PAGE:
How will US-China trade wars affect RMB?
by Bija Knowles
The renminbi (RMB) has lost some of its standing as an international payments currency, according to a measure of the currency's use on the SWIFT network. SWIFT's RMB Tracker for February 2018 shows that the RMB has dropped two positions to number 7 in the currency rankings, which list global currencies used for domestic and international payments by value. In the first quarter of this year, the yuan was overtaken by the Swiss franc and Canadian dollar. The yuan's share of global trade fell from 1.66 per cent in January 2018, to 1.56 per cent in February.
According to SWIFT, the currency's payments value decreased by 18.28% compared to January 2018, whilst in general all payments currencies declined by 12.69%.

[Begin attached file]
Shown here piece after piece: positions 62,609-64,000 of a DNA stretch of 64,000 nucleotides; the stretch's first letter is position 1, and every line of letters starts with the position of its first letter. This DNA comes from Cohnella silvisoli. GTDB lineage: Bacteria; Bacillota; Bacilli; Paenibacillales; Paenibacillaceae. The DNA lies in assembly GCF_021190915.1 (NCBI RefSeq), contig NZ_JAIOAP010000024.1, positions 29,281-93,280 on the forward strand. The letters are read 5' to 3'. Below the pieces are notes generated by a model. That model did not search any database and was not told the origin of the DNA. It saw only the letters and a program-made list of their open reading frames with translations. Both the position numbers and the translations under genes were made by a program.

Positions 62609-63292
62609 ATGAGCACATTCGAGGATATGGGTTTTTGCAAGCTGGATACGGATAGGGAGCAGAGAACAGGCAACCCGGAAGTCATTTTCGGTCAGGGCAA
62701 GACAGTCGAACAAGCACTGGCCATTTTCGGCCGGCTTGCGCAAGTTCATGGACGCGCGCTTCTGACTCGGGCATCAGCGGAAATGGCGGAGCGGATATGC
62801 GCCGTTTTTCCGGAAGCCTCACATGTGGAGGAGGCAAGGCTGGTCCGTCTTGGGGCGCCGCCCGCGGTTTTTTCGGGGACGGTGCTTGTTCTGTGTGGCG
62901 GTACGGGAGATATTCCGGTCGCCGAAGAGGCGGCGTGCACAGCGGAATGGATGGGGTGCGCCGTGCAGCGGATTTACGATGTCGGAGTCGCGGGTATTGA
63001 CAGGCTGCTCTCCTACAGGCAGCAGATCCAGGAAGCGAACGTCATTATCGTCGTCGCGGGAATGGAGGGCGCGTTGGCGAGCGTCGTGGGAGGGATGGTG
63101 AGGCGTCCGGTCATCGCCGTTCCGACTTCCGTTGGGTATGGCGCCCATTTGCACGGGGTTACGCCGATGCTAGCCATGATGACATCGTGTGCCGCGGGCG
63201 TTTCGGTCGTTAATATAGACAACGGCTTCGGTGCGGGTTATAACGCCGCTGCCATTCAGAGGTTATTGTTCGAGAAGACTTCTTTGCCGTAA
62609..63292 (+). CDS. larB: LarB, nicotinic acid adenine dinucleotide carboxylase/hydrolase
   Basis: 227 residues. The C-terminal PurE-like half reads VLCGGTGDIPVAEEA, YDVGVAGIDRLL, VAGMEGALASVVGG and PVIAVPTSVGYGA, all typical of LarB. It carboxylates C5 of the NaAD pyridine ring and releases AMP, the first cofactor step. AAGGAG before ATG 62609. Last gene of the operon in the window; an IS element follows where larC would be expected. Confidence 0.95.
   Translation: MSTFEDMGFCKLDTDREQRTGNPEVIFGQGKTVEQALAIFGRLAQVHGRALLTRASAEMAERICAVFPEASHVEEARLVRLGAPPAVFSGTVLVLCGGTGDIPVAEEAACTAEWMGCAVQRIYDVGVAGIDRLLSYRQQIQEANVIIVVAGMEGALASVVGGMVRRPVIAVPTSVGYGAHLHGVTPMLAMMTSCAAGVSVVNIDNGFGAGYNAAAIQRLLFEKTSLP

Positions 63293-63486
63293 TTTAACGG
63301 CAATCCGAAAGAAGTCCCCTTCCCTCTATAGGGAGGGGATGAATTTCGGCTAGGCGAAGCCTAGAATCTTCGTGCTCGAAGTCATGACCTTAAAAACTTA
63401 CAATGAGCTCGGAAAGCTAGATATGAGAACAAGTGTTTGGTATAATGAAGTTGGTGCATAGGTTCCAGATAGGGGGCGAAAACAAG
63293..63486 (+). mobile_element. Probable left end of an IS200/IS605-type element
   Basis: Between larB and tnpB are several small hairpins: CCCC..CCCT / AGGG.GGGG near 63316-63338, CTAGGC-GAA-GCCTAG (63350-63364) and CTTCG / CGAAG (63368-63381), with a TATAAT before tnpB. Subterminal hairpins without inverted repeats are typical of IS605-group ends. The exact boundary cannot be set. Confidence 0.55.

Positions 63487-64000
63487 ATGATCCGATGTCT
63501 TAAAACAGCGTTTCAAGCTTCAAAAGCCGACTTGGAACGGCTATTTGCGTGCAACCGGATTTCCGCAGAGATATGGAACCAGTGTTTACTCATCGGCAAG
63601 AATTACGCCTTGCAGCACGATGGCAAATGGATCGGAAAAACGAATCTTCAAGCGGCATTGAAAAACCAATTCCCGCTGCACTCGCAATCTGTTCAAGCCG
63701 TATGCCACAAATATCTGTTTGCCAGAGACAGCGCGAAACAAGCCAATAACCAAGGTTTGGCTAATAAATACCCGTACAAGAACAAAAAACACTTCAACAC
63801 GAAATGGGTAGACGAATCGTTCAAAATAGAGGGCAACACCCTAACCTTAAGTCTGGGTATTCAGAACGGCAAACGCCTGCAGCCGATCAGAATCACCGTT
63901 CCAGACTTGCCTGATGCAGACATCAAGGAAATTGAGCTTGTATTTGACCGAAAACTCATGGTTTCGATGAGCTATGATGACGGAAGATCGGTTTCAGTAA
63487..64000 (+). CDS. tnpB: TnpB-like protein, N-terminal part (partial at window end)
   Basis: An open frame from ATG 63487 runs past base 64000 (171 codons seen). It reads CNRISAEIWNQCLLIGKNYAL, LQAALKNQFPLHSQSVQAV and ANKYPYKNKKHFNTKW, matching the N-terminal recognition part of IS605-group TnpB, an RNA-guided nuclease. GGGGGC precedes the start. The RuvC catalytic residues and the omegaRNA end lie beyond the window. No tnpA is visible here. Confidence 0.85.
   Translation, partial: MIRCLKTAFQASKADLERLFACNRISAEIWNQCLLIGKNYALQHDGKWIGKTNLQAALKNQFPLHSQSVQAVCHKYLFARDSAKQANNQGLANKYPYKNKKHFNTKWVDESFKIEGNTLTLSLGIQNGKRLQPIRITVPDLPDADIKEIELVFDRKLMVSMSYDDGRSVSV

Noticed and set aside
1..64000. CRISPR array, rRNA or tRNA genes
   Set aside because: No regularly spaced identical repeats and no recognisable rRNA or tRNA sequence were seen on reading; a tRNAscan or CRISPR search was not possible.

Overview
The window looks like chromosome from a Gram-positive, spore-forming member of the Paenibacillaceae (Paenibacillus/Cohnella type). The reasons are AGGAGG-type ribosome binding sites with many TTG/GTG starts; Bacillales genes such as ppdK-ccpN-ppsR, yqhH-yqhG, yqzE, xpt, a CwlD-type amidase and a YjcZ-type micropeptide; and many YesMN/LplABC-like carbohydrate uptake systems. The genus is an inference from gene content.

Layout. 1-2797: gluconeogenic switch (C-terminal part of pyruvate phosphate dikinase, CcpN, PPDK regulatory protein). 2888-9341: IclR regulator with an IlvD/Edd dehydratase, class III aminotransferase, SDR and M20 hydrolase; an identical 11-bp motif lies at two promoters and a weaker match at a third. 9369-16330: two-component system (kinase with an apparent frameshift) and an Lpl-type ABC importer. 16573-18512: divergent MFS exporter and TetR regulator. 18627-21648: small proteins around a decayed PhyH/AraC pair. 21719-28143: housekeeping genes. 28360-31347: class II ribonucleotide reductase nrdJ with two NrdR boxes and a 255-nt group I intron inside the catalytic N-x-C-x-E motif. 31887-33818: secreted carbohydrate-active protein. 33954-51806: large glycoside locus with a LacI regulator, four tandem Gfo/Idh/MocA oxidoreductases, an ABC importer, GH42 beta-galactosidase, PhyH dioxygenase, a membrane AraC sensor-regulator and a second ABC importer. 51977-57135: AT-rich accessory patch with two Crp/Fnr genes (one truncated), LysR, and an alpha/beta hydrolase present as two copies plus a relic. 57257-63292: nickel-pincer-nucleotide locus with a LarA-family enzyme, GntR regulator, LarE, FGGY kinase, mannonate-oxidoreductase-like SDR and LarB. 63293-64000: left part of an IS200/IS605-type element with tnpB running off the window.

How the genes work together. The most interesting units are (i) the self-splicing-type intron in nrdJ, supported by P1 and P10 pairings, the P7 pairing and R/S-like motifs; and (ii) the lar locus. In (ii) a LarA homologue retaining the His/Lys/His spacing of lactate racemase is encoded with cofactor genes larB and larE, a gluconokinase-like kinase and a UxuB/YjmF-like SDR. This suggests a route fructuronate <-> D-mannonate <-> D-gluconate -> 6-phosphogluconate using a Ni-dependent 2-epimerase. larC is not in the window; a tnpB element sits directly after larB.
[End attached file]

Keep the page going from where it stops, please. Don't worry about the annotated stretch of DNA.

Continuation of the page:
SWIFT said that February's decrease is likely to have been influenced by the seasonal effect of the Chinese New Year. However, The RMB's position on the RMB Tracker is also down compared to February 2016, when it retained its position at #5.
Could the tensions over trade tariffs announced by the US and China also be causing the RMB's slump as a global trade currency? Last month, the US announced plans to impose tariffs on up to $60 billion-worth of Chinese imports and limit the country's investment in the US. China said it would reciprocate.
Also of note is that the euro, sterling and yen all increased their share of global trade between January and February this year, while Swiss franc leap-frogged both the Canadian dollar and the renminbi to rank fifth. While the RMB lost some of its global share, so did the US dollar.
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